Welcome to part two of our mini-series on sleep. You can read part one by clicking here. Sleep plays an essential role in maintaining good health and immunity, yet many people struggle to get a good nights sleep.
Researches claim that in first world countries many people are getting 1 -2 hours less sleep than they did 50 years ago. What has changed over the last 50 years?
How we fall asleep.
Lets take a look at how you fall asleep. Without getting too technical, we need to consider your circadian rhythm. This is your bodies’ natural body clock, which closely follows the day/ night cycle of the sun. All physiological processes that occur within your body are influenced by this circadian rhythm such as hunger, energy, body temperature and mood.
There are two processes which bring on sleep. First is the 24 hour cycle of your circadian rhythm. This rises and falls over the course of the day and is responsible for timing the release of hormones that make you feel alert and sleepy. One of these hormones is melatonin which is released soon after dusk and signals to the body that is dark and time to start commencing the event of sleep.
The second big process that brings on sleep is a chemical called adenosine. Adenosine is slowly released into the body over the course of the day and as it builds up, it causes what is known as sleep pressure. A combination of high adenosine levels and a declining circadian rhythm creates the strong desire to fall asleep. The level of adenosine starts to fall during the night and is removed from your brain. By the time morning arrives the combination of no adenosine and the rising of the activity from the circadian rhythm results in you waking up.
A hormone called cortisol, which is responsible for making you more active and alert. is now ready to take over. Cortisol levels continue to rise over the morning and naturally peak around an hour after you wake. After that, they start to fall and continue to decline over the course of the day while your adenosine levels rise and the cycle repeats itself.
How our lifestyle can upset this natural rhythm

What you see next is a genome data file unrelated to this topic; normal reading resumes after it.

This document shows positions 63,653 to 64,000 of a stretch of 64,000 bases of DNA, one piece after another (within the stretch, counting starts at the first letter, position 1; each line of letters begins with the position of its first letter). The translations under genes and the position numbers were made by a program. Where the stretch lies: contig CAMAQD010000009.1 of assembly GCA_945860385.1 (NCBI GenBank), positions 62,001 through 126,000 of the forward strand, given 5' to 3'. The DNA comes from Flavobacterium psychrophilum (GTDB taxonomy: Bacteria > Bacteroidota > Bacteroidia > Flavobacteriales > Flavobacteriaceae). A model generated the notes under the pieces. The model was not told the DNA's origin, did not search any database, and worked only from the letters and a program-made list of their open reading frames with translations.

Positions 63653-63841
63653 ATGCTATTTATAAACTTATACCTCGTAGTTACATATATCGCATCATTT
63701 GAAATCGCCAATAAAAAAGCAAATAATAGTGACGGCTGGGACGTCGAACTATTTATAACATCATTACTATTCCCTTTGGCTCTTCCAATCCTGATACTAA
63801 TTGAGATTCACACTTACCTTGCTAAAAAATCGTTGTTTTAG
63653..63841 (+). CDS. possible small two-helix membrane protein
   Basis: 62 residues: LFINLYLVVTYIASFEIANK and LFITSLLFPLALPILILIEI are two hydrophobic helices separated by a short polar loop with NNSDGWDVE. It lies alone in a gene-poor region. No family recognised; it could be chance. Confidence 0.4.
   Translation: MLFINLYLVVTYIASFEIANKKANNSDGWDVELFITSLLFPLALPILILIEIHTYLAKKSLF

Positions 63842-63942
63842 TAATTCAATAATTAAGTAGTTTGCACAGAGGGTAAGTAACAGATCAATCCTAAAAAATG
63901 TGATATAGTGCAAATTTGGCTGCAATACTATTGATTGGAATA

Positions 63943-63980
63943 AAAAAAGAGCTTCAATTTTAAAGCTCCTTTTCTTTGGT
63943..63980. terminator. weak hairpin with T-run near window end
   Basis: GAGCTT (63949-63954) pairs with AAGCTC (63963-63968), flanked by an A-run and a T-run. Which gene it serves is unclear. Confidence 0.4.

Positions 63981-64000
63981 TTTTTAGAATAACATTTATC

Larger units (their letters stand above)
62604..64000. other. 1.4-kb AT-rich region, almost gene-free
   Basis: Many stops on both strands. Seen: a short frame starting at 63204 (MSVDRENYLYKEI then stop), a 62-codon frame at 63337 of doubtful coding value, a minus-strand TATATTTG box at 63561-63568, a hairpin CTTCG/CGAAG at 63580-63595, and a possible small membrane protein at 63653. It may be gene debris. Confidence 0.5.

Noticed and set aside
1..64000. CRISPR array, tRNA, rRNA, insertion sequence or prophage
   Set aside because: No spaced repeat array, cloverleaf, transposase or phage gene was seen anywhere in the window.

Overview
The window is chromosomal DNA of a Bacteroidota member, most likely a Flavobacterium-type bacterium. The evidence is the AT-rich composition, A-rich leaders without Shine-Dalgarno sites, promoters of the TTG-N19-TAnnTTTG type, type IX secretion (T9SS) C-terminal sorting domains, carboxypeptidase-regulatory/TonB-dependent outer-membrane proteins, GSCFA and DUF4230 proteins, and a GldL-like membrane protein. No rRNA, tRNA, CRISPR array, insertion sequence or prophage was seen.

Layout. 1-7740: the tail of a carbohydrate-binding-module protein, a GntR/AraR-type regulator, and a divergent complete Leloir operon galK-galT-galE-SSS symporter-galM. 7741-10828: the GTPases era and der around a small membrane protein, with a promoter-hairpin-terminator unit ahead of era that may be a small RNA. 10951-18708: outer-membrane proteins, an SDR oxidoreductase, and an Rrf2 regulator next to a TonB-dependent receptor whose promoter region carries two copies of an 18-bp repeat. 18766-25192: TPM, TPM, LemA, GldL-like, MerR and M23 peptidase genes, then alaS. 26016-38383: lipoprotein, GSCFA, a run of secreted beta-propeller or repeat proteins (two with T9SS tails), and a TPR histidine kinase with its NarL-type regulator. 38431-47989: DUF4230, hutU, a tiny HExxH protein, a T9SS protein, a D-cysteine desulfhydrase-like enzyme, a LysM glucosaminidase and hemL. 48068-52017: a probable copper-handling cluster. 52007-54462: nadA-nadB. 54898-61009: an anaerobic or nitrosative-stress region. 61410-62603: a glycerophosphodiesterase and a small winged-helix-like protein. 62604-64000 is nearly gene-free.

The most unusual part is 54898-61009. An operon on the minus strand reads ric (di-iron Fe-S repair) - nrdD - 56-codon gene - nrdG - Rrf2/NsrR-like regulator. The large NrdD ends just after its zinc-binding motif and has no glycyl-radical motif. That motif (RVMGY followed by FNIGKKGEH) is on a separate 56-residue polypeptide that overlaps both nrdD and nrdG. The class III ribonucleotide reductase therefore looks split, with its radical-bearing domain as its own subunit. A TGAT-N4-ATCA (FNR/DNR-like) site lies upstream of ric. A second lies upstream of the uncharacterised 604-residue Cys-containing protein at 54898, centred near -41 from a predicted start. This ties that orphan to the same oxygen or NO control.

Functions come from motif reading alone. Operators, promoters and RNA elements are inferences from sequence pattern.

There are a number of things that can happen during the day that can affect our circadian rhythm. Let us look at some of the factors that have the biggest influence.
Remember that hormone called cortisol. It naturally peaks an hour after we wake and then start to decline over the course of the day. Cortisol can also get stimulated by the fight or flight stress response. (if you want to learn more on this then click here). Basically, anything that places a stress on your body will result in the release of cortisol. Here are a few common examples in our everyday lives. The news, social media, work stress, diet, exercise, lack of exercise, an overdue bill, discussing household matters, a fight with your loved one.
An increase in cortisol can be fine early in the day but it can make sleep more difficult if it happens in the evening time, when your cortisol levels should naturally be declining. Hopefully you can see how checking your work emails before bed is not the best idea.
Artificial light can also upset your circadian rhythm. Blue light is emitted from LED bulbs, fluorescent bulbs and electronic devices such as televisions, phones, laptops and tablets. Blue light is also emitted by the sun. By staying up late at night watching TV or scrolling through your phone, we are exposing our bodies to a level of blue light that is not in line with the light / dark cycle of your circadian rhythm. This can upset the hormone balance in body and upset the quality of your sleep.
Another important compound in your body that can get influenced is Adenosine. Caffeine sticks to Adenosine and blocks the effect of it. This is fine in the morning when Adenosine levels are low but if we take in the afternoon or evening, when adenosine levels in your body are higher, it can make it difficult to fall asleep. It can take 5 – 7 hours for caffeine to lose 50% of its effects, so you can see how a cup of tea or coffee at 5pm can make it difficult to get to sleep. Your tolerance to caffeine can diminish with age so it good to get an idea of when your caffeine cut off point is.
There are more factors involved such as what time you go to bed and rise at in the morning and we could talk about how certain foods you eat can creasing your cortisol levels but they are beyond the scope of this particular blog.
I do hope that you now have more insight of how your daily lifestyle can be affecting your sleep.In the next blog I am going to give you some easy and manageable tips that you can start to implement immediately to help improve your sleep quality and help you to wake up with more energy and ready to face the day ahead.